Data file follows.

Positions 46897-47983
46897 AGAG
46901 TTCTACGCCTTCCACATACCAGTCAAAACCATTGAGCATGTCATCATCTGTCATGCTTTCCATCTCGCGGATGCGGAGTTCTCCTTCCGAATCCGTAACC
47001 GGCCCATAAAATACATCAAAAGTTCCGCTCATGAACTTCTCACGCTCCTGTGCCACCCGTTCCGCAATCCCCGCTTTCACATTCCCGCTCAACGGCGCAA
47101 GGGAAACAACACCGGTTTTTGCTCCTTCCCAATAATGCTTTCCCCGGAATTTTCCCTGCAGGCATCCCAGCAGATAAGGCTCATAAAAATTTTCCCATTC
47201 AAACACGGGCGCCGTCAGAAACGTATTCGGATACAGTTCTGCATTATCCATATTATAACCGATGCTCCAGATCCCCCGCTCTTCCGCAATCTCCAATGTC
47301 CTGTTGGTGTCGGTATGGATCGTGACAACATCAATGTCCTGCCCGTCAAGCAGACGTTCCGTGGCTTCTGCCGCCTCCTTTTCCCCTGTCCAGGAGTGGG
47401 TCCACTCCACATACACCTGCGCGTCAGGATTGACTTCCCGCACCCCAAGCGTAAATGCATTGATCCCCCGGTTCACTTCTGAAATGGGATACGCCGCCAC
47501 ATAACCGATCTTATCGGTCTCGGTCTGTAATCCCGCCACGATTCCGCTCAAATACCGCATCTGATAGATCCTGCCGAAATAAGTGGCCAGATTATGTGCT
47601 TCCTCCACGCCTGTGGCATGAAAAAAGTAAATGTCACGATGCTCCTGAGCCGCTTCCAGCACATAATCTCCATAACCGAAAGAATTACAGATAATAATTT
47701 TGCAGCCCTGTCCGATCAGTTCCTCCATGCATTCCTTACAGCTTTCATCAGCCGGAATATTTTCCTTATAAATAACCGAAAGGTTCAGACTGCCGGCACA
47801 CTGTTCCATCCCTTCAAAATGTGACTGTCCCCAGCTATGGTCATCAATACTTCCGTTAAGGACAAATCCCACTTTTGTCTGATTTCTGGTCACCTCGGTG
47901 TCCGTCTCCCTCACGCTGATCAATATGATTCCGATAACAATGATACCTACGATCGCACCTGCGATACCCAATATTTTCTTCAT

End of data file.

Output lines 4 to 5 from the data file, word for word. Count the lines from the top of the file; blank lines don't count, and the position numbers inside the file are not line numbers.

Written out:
47001 GGCCCATAAAATACATCAAAAGTTCCGCTCATGAACTTCTCACGCTCCTGTGCCACCCGTTCCGCAATCCCCGCTTTCACATTCCCGCTCAACGGCGCAA
47101 GGGAAACAACACCGGTTTTTGCTCCTTCCCAATAATGCTTTCCCCGGAATTTTCCCTGCAGGCATCCCAGCAGATAAGGCTCATAAAAATTTTCCCATTC